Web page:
A leading Russian TV presenter has been suspended for a sarcastic comment on air about a colleague's sacking.
Mass protests could not prevent NTV's takeover by Gazprom in 2001
NTV removed Alexei Pivovarov from live broadcasting after telling his audience Leonid Parfyonov had proved it may be better to write than to talk in Russia.
Mr Parfyonov, now editing the Russian edition of Newsweek magazine, was dismissed from NTV after airing an interview with a Chechen rebel's widow.
Mr Pivovarov had chosen to stay at NTV after its takeover by a state firm.
Once a flagship of Russian free media, NTV has been recently losing audience and well-known journalists.
The channel confirmed the suspension of Mr Pivovarov.
"Air-time cannot be used by journalists, particularly by presenters, to settle personal accounts," an NTV spokesman told Ekho Moskvy radio.
Mr Pivovarov was a co-presenter of NTV's key evening news programme.
The spokesman said Mr Pivovarov would continue to report for the channel but would not present the programme.
Mr Pivovarov upset his employers on Tuesday when, in a lead to a report about his former colleague becoming the editor-in-chief of the Russian edition of Newsweek, he said:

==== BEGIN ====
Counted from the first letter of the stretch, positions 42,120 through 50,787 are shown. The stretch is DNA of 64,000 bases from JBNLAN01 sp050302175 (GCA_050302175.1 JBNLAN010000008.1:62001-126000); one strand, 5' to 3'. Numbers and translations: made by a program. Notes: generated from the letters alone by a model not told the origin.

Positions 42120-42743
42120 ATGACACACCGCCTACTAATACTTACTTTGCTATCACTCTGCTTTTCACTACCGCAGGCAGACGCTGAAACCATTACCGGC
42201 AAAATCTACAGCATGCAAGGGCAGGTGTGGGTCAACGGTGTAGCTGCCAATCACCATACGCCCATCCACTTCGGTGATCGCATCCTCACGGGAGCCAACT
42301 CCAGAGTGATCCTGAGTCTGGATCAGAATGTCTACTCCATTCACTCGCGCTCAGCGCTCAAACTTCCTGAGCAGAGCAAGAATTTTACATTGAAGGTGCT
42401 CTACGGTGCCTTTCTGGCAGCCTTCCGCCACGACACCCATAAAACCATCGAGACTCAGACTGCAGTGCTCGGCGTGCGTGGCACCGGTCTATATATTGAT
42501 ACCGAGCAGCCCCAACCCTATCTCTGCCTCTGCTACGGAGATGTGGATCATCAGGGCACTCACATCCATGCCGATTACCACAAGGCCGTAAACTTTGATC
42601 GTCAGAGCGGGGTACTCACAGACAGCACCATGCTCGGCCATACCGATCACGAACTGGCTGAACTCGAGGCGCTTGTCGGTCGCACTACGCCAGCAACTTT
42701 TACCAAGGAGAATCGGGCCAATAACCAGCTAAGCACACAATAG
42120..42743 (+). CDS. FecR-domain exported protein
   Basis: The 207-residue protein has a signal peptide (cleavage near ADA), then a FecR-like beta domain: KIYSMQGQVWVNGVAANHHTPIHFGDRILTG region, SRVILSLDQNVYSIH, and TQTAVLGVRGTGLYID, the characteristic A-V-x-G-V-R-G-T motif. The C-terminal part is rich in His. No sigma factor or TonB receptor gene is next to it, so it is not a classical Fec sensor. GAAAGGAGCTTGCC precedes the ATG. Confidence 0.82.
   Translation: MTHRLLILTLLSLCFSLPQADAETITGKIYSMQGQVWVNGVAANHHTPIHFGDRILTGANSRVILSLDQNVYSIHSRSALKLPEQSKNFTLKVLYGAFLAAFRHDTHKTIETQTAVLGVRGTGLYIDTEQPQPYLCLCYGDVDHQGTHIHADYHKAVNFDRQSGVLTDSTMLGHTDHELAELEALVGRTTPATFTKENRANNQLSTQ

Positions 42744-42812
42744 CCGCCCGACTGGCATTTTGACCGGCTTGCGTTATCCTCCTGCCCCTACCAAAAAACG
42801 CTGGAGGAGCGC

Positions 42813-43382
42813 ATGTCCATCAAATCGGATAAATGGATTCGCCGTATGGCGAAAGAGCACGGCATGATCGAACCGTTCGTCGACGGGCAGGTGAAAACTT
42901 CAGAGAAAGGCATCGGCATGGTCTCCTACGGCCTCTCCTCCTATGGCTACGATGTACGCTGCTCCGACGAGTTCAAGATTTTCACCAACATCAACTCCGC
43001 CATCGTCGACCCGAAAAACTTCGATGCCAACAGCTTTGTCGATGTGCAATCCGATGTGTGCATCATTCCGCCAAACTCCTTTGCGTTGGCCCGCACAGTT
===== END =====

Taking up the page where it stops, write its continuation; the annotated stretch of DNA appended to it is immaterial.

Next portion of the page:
"By accepting the offer of the Axel Springer publishers [the owner of Newsweek's Russian version] the TV journalist confirmed that in Russia it is sometimes easier to write than to speak."
He added: "Half a year ago Nikolay Senkevich, who was then NTV's general director, made a personal contribution to the history of the Russian television by sacking Parfyonov."
Mr Senkevich was one of the NTV bosses left after the channel's takeover by state gas monopoly Gazprom in 2001.
Leonid Parfyonov, sacked last June, now heads Russian Newsweek
Part of the original team led by NTV's former general director Yevgeny Kiselev left, but many, including Mr Parfyonov and Mr Pivovarov, chose to stay, despite sharp criticism from Mr Kiselev's camp for what its members so as collaborationism with the authorities.
Mr Senkevich himself resigned soon after the sacking of Mr Parfyonov.
Mr Parfyonov created the channel's new flagship evening news programme in the genre which Russian TV critics dubbed as light-hearted or ironic news.
The programme was under the threat of closure after the new head of NTV, Vladimir Kulistikov, started revamping the channels' schedule. However, unlike several other popular political programmes, it survived the changes.